If you have watched a Jacksonville Jaguars game on TV during the past couple of years, there is an image that is all too common. It is the image of empty seats at Everbank Field, especially the always-shown club seats. It is not that the Jaguars have been lacking in ticket sales. Far from it. From 2009 to 2010, after months of rallying due to the efforts of Team Teal, the Jaguars reduced their blackout total from 10 to 0, yet the club seats remain sparsely populated. With the lockout dragging on, the momentum built from last year's progress could be halted significantly, resulting in another year of seeing empty club seats, or general bowl seats for that matter.
According to the Jaguars' official website, there are 17,194 (as of July 8, 2011) general bowl tickets left to sell in order to avoid blackouts. Assuming that the number stays about the same and that the NFL comes up with a new CBA by the projected July 15th deadline, the Jaguars would have 5 weeks to sell the 17,000 tickets. Using a bit of third grade math, that translates into about 3,400 tickets a week, which is quite possible, but still daunting in a city that has struggled to sell tickets before.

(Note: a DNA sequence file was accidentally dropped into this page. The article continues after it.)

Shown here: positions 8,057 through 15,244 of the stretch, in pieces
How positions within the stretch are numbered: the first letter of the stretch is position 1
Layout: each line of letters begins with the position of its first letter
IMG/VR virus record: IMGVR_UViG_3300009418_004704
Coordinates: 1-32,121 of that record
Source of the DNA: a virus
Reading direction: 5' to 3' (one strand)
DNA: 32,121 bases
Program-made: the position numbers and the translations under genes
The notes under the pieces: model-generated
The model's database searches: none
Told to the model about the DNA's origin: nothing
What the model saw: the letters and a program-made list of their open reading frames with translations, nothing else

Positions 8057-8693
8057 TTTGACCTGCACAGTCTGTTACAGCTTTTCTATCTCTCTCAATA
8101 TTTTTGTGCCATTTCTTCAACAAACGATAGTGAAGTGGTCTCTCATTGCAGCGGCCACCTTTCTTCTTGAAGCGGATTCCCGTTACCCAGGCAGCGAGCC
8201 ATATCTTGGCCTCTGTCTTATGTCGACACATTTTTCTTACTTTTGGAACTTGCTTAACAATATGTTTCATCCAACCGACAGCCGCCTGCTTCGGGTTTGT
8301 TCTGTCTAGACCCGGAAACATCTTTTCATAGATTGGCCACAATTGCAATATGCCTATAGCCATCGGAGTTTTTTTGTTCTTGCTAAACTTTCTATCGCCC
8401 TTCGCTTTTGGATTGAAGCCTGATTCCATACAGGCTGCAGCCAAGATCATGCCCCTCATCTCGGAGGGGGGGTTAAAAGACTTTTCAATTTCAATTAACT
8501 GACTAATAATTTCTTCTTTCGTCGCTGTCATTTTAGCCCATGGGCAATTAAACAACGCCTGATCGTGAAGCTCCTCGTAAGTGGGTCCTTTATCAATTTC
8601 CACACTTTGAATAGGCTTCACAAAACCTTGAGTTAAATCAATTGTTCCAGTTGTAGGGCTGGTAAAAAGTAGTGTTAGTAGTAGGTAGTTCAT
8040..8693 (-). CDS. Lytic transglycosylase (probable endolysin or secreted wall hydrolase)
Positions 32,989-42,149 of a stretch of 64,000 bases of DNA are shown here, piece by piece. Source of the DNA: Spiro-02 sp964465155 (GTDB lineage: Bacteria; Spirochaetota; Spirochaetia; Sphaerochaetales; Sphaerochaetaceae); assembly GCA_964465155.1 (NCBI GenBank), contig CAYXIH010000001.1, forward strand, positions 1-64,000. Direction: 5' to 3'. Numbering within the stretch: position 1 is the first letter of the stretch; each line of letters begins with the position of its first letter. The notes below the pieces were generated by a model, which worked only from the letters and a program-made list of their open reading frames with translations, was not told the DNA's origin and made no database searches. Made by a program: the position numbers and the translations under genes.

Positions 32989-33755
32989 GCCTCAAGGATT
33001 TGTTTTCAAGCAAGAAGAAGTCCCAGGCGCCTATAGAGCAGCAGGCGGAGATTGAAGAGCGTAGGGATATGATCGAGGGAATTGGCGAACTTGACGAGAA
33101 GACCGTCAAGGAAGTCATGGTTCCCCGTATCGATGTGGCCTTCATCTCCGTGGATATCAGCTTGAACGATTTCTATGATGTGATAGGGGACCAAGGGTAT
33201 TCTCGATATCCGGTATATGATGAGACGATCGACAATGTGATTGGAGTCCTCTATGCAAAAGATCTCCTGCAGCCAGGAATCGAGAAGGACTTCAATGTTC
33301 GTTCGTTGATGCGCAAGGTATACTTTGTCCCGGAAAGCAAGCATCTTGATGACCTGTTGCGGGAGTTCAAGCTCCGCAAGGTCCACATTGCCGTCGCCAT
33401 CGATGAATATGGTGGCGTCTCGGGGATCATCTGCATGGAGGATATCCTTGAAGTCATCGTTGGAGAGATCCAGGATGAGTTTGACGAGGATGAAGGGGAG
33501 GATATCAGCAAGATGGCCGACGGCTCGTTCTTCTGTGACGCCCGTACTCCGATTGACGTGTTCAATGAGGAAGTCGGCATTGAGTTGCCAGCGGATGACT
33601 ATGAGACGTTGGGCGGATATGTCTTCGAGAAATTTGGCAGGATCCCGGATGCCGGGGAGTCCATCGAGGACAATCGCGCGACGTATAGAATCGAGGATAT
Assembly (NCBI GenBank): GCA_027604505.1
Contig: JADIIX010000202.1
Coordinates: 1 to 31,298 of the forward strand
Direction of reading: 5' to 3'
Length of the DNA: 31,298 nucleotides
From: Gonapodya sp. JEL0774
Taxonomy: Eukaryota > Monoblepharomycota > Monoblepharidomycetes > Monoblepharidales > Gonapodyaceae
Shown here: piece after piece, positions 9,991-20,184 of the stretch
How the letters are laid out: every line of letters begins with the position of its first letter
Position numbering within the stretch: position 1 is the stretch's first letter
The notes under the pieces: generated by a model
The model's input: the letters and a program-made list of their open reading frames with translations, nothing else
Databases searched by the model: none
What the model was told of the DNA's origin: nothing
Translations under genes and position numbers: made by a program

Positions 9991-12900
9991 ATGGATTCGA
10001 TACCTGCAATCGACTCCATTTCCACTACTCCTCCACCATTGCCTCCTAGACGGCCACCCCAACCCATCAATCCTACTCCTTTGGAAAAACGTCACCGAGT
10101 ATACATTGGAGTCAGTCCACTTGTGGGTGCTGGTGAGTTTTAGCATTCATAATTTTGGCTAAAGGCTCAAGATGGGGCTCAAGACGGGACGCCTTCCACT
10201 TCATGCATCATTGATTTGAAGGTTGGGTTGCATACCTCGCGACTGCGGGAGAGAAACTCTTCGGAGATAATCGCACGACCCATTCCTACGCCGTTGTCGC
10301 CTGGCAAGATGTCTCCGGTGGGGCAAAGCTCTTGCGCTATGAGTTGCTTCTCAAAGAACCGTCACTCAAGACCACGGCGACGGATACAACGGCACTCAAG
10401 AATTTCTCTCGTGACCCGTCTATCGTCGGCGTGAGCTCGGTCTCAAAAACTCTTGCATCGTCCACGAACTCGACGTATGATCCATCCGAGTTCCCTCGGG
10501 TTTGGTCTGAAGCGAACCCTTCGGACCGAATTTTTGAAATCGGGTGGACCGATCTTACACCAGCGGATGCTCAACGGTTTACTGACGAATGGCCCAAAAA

So, what is being planned? Bill Prescott, senior vice president and chief financial officer of the Jaguars, spoke to Gene Frenette of the Florida Times-Union, about his plans on hitting the ground running when the lockout issues are finally resolved.
“Once the lockout ends, you’ll see Team Teal everywhere,” said Prescott. “You’ll see that amp up very quickly. We’ve been very quiet in terms of radio and TV advertising. We’re saving our gunpowder for when this [lockout] is over. We can’t let this lockout be a headwind that knocks us backward.”
I'm sure that everyone can expect more goosebumps-inducing commercials from Tony and Team Teal in the next month or so. However, the main issue here is how will the fans react. Obviously, many fans that are suffering due to the current worldwide financial recession have been disgusted with the notion of "millionaires fighting over money with billionaires", but we will have to see in the next few weeks whether there will be a significant amount of people that will not buy tickets.
My guess is that once people start seeing the trades, free agent signings and training camp drama, all of this lockout stuff will just be a mere unpleasant memory.
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